8 Candle Making Ideas to Boost Your Candle Business

8 Candle Making Ideas to Boost Your Candle Business

Candle making and candle consumption is an ever-growing market. It’s good and healthy to have growing demand, but it also means that the competition becomes quite wild because the barrier to entry isn’t tricky!

The actions to boost a candle making business affect several dimensions that vary from narrowing down customers in specific niches, working on the whole candle making life-cycle optimization and understanding customers in-depth to craft practical marketing stunts.

It feels pretty intimidating, but it’s not – don’t worry. Many of the points below come from product management practices of tech startups (my full-time job) that I have simplified and conjugated to improve your candle making businesses!

Some of the following tips will require time and effort to implement, but they will certainly pay you off. Let’s get started!

1. Narrow down your niche

How would narrowing down increase my candle making business?
Good question, indeed!

Let’s consider the scenario in which you are approaching the candle-making market. Even if the barrier to entry is low – meaning that anyone can pretty much make candles – you will find it challenging to sell them because there is a lot of competition.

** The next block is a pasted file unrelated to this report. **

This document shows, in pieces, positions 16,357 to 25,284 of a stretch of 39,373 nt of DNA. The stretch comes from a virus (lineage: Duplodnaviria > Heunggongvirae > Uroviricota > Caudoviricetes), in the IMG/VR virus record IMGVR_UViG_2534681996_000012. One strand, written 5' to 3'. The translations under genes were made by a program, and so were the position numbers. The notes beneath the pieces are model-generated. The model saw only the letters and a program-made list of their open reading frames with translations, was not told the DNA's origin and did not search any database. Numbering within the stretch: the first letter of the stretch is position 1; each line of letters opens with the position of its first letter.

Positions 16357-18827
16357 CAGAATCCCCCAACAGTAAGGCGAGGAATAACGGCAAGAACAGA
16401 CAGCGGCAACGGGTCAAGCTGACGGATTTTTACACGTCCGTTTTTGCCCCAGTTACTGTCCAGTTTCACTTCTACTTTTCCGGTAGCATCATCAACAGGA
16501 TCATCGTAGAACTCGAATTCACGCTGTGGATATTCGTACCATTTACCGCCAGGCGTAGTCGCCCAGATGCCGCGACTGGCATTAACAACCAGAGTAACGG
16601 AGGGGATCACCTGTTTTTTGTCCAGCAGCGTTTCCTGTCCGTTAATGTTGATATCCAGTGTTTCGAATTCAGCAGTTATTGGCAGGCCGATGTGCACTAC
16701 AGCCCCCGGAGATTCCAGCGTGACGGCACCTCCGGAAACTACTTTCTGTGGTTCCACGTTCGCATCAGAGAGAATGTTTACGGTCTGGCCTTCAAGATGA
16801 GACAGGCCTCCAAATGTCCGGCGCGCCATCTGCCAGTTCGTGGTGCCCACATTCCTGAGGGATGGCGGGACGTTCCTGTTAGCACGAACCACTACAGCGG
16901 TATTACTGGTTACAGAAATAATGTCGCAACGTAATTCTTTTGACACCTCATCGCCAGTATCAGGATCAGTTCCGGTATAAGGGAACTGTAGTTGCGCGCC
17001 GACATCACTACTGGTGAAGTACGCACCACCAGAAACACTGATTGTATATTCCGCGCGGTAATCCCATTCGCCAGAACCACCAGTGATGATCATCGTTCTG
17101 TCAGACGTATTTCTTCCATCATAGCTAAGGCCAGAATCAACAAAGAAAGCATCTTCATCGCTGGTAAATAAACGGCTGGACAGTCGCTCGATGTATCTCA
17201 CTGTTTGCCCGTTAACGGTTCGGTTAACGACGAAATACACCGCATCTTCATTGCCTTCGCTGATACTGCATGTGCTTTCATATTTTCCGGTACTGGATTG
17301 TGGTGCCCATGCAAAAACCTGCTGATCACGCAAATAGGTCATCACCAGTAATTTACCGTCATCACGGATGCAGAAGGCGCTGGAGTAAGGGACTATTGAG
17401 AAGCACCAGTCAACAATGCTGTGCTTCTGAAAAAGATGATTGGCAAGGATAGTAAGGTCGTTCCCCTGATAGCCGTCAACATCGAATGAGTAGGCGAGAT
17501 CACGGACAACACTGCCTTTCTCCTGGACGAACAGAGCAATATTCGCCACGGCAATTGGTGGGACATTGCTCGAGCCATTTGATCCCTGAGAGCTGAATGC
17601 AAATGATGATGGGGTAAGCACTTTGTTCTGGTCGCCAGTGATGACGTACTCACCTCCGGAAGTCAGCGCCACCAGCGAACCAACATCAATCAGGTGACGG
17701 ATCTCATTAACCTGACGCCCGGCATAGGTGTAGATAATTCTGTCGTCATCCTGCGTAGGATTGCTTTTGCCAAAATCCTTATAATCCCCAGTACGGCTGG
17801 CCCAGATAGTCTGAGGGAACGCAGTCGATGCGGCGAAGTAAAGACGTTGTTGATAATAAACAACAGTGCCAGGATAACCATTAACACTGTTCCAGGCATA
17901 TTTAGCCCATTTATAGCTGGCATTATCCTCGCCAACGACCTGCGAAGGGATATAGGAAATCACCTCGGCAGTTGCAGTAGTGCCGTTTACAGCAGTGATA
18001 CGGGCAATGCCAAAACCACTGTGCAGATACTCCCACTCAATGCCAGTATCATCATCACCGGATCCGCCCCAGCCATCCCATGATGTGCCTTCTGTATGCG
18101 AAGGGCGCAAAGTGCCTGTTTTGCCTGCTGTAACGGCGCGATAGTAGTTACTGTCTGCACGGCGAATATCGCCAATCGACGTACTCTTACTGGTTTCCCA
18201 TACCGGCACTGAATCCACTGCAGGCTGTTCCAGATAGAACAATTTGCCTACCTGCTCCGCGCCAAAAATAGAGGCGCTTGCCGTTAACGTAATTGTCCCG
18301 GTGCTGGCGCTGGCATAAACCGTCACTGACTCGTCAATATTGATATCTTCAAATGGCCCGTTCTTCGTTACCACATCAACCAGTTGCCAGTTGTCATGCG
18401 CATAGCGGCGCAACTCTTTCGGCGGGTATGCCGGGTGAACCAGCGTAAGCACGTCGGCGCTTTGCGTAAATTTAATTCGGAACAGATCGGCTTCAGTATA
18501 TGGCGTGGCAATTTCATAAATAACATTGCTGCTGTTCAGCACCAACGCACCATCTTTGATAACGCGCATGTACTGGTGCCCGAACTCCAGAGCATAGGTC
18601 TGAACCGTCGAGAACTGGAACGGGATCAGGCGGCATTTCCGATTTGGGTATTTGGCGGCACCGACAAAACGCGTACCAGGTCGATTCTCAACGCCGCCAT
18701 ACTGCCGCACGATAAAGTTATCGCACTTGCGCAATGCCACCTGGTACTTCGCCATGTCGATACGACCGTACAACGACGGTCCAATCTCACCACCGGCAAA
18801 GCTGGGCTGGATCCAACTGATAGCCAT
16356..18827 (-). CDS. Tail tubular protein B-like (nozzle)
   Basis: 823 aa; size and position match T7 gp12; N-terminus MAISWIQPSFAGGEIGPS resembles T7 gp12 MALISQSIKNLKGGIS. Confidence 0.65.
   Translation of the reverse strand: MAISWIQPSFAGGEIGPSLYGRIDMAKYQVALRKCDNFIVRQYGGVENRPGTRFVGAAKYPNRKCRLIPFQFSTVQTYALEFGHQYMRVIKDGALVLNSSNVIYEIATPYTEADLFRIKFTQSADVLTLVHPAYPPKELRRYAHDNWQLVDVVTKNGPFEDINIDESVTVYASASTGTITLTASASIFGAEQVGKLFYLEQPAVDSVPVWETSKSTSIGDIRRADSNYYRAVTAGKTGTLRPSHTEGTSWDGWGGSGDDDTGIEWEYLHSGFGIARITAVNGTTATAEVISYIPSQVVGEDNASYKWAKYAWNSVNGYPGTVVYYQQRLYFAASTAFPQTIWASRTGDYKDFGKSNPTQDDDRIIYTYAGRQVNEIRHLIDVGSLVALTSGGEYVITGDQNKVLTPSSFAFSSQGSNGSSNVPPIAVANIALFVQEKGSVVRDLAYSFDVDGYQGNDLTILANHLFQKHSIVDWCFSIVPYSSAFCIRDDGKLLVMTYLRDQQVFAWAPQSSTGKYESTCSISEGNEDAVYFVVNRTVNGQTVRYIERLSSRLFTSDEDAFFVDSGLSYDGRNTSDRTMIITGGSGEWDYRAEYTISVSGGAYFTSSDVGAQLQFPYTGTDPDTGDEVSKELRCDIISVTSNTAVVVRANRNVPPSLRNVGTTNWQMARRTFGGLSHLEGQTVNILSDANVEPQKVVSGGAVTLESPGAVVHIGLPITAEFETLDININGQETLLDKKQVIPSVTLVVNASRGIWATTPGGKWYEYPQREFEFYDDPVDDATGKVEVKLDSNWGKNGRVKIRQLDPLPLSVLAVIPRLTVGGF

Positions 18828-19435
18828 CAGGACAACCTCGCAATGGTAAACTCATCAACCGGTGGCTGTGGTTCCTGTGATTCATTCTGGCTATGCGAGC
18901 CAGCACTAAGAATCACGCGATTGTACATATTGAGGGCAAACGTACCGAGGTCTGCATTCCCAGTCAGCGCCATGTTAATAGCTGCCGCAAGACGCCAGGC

Narrowing down your niche means focusing on a specific and smaller segment of customers and starting conquering a tiny market segment by focusing just on that little niche.

This narrowing down approach is the step-in-the-door that you need to start growing your market share within the vast candle making industry.

Some practical advice:

  • What’s the customer niche you are targeting for your candles?
  • Is there a way to make it even smaller? (i.e. can you limit it to a specific area? a smaller age-fork, maybe 20-25 years old instead of 20-40?)

Please write down your thoughts on the current niche you are targeting and brainstorm ways to make it smaller.

When you found, tested, and validated a smaller niche, it might be time to bring “another step into the door” by slowly and steadily expanding the tiny niche. The thoughts you wrote down to narrow it will be helpful to make it slightly bigger.

As a rule of thumb, increase the market niche after validating your current one. For validation, I intend you to have recurring customers and actively sell a certain number of candles per month.